"Happiness is having a rare steak, a bottle of whisky, and a dog to eat the rare steak.” - Johnny Carson

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Glengoyne- The Lowland distillery to watch for!

August 6, 2016

 

Well, here it goes. My official first Scotch Single Malt Distillery visit and the winner is: Glengoyne! Now I have never had Glengoyne, but I have heard of them before. To be fair I wasn’t expecting much, but they pleasantly surprised me. The reason I chose them was because my rental car is not available until Monday and you can take the bus from Glasgow right to their front gate.

 

I will start with a quick overview of the product line of Glengoyne. Ever since they were purchased by the family run Ian Macleod Distillers Group in 2003 they have marketed the following bottles. 10YR, 12YR, 15YR, 18YR, 21YR, 25YR and Cask along with other specialty bottling's. They are just north of Glasgow and were originally producing most of their whisky for blends until the new ownership came about and is now capitalizing on the single malt market. It currently holds 40% production for blends such as the Famous Grouse and Cutty Sark, with the other 60% branded single malts.

We started the tour out with the lovely waterfall in the back of the distillery. The tour started in the original building of the distillery when it first became legalized to distill in this area. Now normally you would try the 12YR right before the tour, but because I was on public transit with the bus, I missed this part. This would prove beneficial for me later on. The waterfall and glen where they get their water from is called Loch Carron. Water of course is important. That is why Scottish whisky is so good and has become so successful. You then move on to the malting, fermentation and distillation room. You aren’t allowed to take pictures inside, but here a few quick notable facts of their process. These are things that set them apart not only from most craft distillers, but also other single malt makers:

 

- X1 Mashtun- It has a copper top and can hold X4 tons of grist and 15,000 liters of water.

 

- They air dry their grains instead of peat drying, meaning no peat or smoke at all in the final product.

 

- X6 Washback’s and they are all wood. Although a lot of people are going to stainless steel, they commit to keeping their process the same and recently had to replace two. Here’s an idea of why people might choose stainless steel… a brand new stainless steel washback is about 5,000 british pounds and a new wooden one is about 30,000 british pounds.

 

The washback’s were all full and will be ready to move over to the wash still on Monday morning. They currently have one wash still and two spirit stills. They do look like what you would expect a lowland still to look like, but the drams weren’t as oily as I expected. I also got to see my first spirit safe in person! They don’t have these in America. This is what they use to make sure all alcohol produced is taxed properly and the government gets their fair cut. Apparently the master distiller still manually makes the cut between the heads, hearts and tails. I expect to see this run by computer at most other distilleries.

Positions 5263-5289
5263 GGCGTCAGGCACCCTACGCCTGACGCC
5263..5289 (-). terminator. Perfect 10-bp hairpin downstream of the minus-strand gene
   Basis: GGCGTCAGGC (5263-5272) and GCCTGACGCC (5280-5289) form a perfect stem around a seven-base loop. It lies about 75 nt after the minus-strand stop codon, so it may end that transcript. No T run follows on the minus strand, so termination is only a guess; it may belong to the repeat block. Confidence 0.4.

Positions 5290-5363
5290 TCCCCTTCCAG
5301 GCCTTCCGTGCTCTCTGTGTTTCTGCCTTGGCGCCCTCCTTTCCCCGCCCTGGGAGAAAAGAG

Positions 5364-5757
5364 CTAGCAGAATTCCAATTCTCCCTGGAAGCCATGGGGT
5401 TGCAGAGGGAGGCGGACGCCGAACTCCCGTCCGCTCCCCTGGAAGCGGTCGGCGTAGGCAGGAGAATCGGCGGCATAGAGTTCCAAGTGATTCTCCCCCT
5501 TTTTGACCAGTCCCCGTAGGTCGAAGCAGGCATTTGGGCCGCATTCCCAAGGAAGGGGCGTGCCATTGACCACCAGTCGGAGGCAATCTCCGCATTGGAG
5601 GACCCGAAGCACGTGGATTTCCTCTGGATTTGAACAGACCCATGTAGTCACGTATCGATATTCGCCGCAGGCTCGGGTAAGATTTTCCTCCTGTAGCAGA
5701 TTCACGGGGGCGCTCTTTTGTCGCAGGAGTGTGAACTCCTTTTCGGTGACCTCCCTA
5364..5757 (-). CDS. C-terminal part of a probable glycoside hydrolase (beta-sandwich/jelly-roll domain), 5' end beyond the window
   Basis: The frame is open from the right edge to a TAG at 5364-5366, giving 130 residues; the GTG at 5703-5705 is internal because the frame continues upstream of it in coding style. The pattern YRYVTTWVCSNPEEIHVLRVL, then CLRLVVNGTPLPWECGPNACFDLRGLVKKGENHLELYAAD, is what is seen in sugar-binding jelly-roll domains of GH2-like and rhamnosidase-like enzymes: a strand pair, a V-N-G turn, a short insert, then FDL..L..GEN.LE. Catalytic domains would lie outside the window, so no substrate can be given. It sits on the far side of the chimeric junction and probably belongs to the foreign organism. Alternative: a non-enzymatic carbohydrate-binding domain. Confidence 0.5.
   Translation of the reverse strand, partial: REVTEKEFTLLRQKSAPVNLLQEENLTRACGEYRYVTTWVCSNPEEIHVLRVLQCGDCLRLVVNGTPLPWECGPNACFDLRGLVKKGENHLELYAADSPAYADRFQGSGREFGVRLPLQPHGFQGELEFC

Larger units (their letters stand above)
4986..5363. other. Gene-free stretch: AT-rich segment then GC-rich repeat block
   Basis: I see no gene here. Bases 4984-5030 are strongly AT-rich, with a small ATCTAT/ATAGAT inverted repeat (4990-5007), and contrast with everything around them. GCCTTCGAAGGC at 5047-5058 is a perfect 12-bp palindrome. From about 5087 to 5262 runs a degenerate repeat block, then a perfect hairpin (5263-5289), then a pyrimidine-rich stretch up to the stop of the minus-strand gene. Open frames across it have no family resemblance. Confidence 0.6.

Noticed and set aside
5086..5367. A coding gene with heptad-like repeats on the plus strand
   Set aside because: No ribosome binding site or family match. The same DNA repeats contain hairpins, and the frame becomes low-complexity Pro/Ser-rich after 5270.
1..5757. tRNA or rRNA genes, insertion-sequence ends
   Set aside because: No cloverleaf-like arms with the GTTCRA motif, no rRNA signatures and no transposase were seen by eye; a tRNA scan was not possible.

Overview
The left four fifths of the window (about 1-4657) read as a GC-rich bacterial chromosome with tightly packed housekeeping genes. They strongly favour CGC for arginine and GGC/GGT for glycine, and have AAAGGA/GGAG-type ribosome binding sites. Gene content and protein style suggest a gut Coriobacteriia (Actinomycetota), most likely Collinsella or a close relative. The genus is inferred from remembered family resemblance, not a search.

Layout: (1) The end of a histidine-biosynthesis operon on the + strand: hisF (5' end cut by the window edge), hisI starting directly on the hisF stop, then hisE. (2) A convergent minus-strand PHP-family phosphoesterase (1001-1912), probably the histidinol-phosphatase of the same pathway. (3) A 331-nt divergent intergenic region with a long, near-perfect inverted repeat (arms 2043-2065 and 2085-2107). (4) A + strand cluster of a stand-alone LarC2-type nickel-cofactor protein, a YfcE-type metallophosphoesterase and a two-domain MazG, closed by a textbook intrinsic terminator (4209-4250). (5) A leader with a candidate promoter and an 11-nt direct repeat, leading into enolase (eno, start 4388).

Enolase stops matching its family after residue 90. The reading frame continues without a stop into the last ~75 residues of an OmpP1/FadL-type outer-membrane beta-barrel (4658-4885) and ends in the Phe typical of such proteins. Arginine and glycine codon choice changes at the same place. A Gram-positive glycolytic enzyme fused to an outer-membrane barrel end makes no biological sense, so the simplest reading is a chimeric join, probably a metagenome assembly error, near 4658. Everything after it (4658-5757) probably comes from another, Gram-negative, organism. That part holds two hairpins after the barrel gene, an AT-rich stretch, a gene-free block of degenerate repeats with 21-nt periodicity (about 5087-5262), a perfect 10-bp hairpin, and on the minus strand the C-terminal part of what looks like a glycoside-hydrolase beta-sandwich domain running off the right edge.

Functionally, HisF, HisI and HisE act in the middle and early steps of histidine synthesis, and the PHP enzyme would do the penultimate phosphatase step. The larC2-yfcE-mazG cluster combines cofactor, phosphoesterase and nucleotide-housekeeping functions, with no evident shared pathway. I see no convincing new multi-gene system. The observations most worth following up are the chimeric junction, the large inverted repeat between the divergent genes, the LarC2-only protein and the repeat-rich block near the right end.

Now into the aging. They use a variety of different casks for different age ranges, but they did a great job of explaining and showing the differences between wood. See the picture below. They use everything from American Oak, European Oak, Sherry Casks, refill’s etc. You will see in the picture how the wood and what was in it before affects the look and color of the product. We didn’t get to go into the real aging warehouse, but it at least had a funny story. Apparently the border distinction for what is considered Lowland Scotland and Highland Scotland runs right through the distillery buildings. This means that the distillation is actually done in the highlands, but the warehouse and the aging are in lowland territory. Maybe this helps determine their flavor even more!

Now this is the part of the tour where my tour guide Gordon D., one of the first Scottish men since I have arrived that I could understand, let me try the 18YR instead of the 12YR. What a treat! I totally bombed my tasting note. He was standing right there and I felt nervous. I wasn’t thinking clearly about the age and location of what I was drinking, but here it is anyways. Take it as you may!

 

Glengoyne 18 Year

 

Holly’s Tasting Note..

Nose: Spice, caramel, sugar, old damp cedar, cashews.

Palate: Toffee, soft pepper, lingers of some wood and spice. Very late on I got something vegetable.

 

Glengoyne’s Tasting Note..

Red apple, ripe melon, fresh banana. Drifts into hot porridge, brown sugar.

Basically, I should have known that there were more fruits, since it is a highland/lowland single malt and melon and banana can be characteristics you get from older whisky. They are warmer, less sharp flavors and better well rounded from sitting for so long.

 

I still really need to try the 12YR to understand their most common bottling. I was pleasantly surprised though because I expected it to taste like

Auchentoshan, since they are so close to each other, but it was surprisingly different. Keep an eye out for Glengoyne. It seems like they have smart owners and may make more of a name for themselves as a single malt in the coming years. I must say my favorite part of this tour was the Glengoyne Land Rover. I do imagine myself driving that around and being the coolest badass ever. Everyone has Land Rovers here. Probably because their highways are curvy and on the edge of cliffs.

 

I love how they organized all of their bottling's in the store. See below.

 

 

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